That night she sang the blues.

The Jana Nyberg Group, now five refined musicians deep, sang sugar sweet Friday night at  Northeast Minneapolis’ Honey.  I walked in late to the second set to catch Nyberg wrapping up a bluesy number that was answered by the warm applause of the very full house. I found a spot standing with my Malbec in this very spacious, seating ample venue.

I have only seen this group a few times before, and with the trio cast- Jana Nyberg, Vocals, with the support of Adam Meckler, Trumpet, and Evan Montgomery, guitar- in a much more intimate Jay’s Cafe. They wowed me then and they did again in a much more elaborate gesture and I could even say more appropriate Honey. The group thrived on the energy of the audience and were allowed the space to create some really terrific music! What’s more, it was fun. I was also impressed by the breadth of the set-list. Billie Holiday, Ingrid Michaelson, Art Blakely to name a few. Whew. I was convinced of them all. Nyberg has the inherent vocal ability to tell a story and create a sense of intimacy through her phrasing and an engaging tone. She’s the real thing.

With the addition o Derek Dreier on drums and Matt Peterson (who also plays with the Zacc Harris Trio) on bass, Montgomery was allowed to meander through the pieces in a manner of complement rather than simple support. All of the instrumentalists, including Nyberg, know their way around ensemble play and a asserted technical know-how that was haute to be heard.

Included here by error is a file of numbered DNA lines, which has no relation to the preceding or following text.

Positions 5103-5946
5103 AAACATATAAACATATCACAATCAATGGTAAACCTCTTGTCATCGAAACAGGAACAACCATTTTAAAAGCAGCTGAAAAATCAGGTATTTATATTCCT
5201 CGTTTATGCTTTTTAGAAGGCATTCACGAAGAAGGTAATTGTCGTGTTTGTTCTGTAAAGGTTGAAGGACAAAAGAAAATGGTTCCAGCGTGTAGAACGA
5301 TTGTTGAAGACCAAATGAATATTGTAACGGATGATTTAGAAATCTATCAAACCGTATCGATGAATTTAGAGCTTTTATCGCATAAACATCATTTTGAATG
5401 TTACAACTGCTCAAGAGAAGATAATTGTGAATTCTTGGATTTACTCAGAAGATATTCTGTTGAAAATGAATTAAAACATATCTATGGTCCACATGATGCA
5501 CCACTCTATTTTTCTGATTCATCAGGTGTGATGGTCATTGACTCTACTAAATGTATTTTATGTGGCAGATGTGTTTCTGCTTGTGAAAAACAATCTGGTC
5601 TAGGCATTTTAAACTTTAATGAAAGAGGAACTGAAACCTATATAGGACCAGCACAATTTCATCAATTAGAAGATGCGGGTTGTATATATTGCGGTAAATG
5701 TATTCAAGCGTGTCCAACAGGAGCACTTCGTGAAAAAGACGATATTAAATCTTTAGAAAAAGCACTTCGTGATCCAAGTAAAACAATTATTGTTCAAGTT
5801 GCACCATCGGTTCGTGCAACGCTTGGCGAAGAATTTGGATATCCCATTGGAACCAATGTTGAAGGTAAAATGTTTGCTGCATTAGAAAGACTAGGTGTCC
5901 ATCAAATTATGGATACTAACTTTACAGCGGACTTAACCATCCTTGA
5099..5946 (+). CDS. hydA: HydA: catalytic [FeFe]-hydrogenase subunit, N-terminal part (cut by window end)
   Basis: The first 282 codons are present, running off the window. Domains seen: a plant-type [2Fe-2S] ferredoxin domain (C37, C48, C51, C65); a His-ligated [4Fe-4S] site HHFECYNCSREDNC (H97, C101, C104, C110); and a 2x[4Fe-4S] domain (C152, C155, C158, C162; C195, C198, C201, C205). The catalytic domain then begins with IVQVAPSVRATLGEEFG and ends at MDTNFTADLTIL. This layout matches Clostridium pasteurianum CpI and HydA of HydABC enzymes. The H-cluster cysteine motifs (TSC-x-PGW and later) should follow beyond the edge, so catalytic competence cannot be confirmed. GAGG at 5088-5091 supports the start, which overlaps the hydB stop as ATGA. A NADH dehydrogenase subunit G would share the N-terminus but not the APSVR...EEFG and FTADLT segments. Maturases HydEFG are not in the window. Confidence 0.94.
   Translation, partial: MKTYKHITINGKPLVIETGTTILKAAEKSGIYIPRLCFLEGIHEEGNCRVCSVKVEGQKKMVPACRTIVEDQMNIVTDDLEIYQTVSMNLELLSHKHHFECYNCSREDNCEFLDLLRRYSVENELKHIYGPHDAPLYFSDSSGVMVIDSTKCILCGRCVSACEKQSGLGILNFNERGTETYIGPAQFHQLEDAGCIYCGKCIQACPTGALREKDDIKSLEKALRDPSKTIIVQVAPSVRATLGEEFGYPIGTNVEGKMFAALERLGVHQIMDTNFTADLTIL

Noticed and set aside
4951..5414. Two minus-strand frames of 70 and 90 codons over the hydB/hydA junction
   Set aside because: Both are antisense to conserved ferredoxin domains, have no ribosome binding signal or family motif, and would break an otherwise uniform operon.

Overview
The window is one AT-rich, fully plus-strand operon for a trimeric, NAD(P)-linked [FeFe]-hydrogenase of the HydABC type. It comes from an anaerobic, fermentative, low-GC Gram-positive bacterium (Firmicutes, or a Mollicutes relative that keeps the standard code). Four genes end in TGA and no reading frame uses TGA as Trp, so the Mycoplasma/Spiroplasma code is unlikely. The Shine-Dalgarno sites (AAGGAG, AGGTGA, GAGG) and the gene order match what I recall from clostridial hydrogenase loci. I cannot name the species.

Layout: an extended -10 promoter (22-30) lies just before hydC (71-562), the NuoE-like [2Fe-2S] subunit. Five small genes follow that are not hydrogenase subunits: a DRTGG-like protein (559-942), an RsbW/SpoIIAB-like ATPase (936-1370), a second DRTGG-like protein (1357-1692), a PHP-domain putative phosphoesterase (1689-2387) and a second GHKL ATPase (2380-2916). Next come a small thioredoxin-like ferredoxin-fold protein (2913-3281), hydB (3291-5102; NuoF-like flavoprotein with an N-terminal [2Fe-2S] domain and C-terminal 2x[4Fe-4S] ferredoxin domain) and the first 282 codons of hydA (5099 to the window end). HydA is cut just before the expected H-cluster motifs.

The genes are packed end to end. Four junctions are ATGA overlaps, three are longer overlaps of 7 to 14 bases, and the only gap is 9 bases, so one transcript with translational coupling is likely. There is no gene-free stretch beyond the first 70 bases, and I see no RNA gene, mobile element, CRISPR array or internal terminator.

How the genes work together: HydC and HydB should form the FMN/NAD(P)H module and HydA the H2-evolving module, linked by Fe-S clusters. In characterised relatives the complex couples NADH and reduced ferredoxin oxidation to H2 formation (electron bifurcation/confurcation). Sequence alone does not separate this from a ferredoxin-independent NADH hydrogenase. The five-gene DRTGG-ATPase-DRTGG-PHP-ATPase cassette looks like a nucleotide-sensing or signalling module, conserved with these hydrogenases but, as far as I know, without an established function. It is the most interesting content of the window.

During the groups rousing rendition of Moanin‘ guest artist or non-hired gun, Andy Papacosta wailed in a friendly fracas with Nyberg that let the audience know, they were not amongst amateurs. Nyberg et. al have been doing this for a while. And, in the opinion of the writer, should become a standard at Honey or SOMEWHERE with the diversity of the audience, Nyberg’s voice and the groups sound transcends any stereotype or niche market as only really good stuff can: the staying stuff.

The warm audience I walked in on was no more cookie cutter than they were stiffs. These were my people, I thought to myself; finding a forest of wine bottles adorned with a sophisticated strata of  the Jazzhead market. I will not be surprised by a cover anytime soon as music this good does not go free for long.

One concern I’d like to voice would be the short length of the set- 2 hrs? – when the musicians and the crowd seemed ready to keep going… and also, what the hell was going on with the post Nyberg music, a DJ?As I think it could be put.. techno isn’t bad, its the proximity to the phenomenal jazz moment that just happened that hurt my feelings. I’m not the only one who noticed the shift that was underscored by the steady shuffling out of genuine, pocketbook rendering customers. I can say that I was personally driven out by the noise.

If a DJ be necessary, let us pay attention to the vibes we are creating with the DJ we book.

I carried my torch for the jazz moment all the way to my car. I could see people heading out to see Jana on Fridays. I could see Honey solidifying its Hip-ness here and now. I could see me getting there early enough to next time have an appetizer and sampling one of the tasty desserts the menu had to offer… (I was hungry). Honestly, as a fledgling venue, there is a decision that should probably be made, sooner than later. What are you going to do and when.

People want to be in your space, now you need to decide how to keep them coming back.

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